The Greatest Experiment Ever Performed on Women
Published by Hyperion Books
June 2003; $24.95US/$36.95CAN; 0-7868-6853-8
For almost a century women have been taking some form of estrogen to combat the effects of menopause and aging, and more recently to prevent a host of diseases, from osteoporosis to Alzheimer's to heart disease. For most of that hundred years, doctors have been prescribing estrogen in either its organic or synthetic forms, and women have gone to their pharmacists and dutifully filled their prescriptions. In some cases, menopause sufferers who were experiencing the most extreme symptoms were in search of relief from hot flashes, night sweats, dryness, and more, but increasingly in recent years, women began receiving estrogen sometimes with progesterone as "hormone therapy," not because they were in immediate danger of anything but rather as a preventative. But was this regimen warranted? Did doctors know enough about estrogen and its effects to be widely prescribing it for such a range of ailments? Or were women being used as guinea pigs in a great experiment, an experiment the author terms "The Greatest Experiment Ever Performed on Women"?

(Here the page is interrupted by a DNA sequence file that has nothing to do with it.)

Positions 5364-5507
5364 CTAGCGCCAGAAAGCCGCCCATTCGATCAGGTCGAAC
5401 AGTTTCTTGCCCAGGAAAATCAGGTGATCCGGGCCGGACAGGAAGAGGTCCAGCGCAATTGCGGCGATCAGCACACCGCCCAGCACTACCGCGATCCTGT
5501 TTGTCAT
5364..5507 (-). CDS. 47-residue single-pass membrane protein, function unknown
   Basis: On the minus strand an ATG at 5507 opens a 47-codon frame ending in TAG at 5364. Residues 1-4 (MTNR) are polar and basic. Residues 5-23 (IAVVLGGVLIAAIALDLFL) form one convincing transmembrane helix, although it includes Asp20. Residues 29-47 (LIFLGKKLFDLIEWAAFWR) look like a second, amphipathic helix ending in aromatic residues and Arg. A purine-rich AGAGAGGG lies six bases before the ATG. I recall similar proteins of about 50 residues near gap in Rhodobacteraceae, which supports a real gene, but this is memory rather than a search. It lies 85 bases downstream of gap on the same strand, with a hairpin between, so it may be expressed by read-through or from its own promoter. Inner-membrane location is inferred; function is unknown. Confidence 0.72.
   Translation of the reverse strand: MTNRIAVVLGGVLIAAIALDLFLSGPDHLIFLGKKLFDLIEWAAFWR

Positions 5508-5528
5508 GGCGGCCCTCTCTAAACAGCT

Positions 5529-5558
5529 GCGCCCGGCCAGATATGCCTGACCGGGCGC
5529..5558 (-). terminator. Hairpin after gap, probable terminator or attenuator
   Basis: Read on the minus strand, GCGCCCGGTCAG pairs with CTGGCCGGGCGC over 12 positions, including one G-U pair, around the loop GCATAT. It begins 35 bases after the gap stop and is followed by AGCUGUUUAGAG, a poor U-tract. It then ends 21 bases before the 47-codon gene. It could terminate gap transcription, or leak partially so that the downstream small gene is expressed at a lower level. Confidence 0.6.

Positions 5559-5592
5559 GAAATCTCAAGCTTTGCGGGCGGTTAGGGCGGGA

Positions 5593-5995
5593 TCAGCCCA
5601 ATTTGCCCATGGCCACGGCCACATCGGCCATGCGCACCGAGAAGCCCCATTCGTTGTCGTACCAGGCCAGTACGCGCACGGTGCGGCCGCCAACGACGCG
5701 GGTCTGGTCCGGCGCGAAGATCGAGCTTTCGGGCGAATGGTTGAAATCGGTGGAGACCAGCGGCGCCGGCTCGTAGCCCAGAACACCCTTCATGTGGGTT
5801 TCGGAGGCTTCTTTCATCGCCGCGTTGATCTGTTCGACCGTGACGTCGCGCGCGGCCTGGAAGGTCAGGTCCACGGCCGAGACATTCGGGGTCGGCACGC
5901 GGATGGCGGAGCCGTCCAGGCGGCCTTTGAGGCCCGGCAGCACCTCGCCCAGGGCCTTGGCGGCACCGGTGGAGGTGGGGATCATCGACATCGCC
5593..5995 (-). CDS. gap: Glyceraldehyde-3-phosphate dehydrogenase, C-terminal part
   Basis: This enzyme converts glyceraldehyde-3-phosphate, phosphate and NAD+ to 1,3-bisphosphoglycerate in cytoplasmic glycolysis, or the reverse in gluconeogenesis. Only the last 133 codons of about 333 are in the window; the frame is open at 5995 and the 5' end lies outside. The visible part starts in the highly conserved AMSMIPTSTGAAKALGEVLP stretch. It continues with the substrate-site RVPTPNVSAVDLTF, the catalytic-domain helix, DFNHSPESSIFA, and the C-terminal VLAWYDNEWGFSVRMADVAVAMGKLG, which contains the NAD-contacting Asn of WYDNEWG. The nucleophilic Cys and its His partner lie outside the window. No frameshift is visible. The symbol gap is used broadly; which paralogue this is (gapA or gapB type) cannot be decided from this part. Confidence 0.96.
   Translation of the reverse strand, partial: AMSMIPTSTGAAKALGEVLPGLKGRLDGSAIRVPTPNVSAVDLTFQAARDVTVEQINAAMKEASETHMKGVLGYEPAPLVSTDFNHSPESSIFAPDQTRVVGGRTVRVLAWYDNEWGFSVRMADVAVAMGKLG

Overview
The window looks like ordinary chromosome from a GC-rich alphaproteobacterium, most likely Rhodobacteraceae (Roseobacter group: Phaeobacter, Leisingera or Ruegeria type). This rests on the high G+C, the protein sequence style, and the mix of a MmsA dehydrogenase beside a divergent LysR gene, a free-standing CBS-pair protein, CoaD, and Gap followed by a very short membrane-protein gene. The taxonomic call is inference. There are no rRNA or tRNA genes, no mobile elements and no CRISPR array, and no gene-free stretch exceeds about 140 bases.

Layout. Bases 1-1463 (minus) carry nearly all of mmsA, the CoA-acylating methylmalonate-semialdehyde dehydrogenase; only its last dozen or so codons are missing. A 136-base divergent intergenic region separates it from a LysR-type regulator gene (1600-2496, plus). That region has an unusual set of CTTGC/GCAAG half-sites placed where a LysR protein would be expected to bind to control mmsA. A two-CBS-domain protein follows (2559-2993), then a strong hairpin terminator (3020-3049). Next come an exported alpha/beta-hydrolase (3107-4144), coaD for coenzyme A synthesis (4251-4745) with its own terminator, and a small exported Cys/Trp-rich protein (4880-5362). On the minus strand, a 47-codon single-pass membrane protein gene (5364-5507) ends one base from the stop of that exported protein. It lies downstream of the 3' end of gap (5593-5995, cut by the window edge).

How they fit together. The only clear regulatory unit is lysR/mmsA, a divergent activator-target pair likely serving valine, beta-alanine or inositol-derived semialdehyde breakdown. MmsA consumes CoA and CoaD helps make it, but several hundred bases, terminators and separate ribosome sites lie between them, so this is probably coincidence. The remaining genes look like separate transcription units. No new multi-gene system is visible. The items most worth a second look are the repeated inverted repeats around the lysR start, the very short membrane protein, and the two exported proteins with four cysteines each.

Since the 1960s, women's health icon Barbara Seaman has been one of the lone voices in journalism to question whether doctors have sufficient justification to be writing so many estrogen prescriptions, or whether it is the pharmaceutical industry that is driving the research, marketing, and use of hormone replacement therapy. In 2002, several important women's health studies revealed that estrogen may cause more problems in patients than it is correcting or preventing, and that in fact it has a dismal record in terms of prevention.
This groundbreaking book illuminates today's "menopause industry," tracing the history of estrogen use from its early purveyors, including a well-meaning British doctor who lost control of the marketing of DES and therefore inadvertently led to the DES baby crisis, to Nazi experimentation with women and estrogen, to the present, and looks at how an experiment of this proportion could have been conducted without oversight, intervention, or real knowledge as to what its effects would be.
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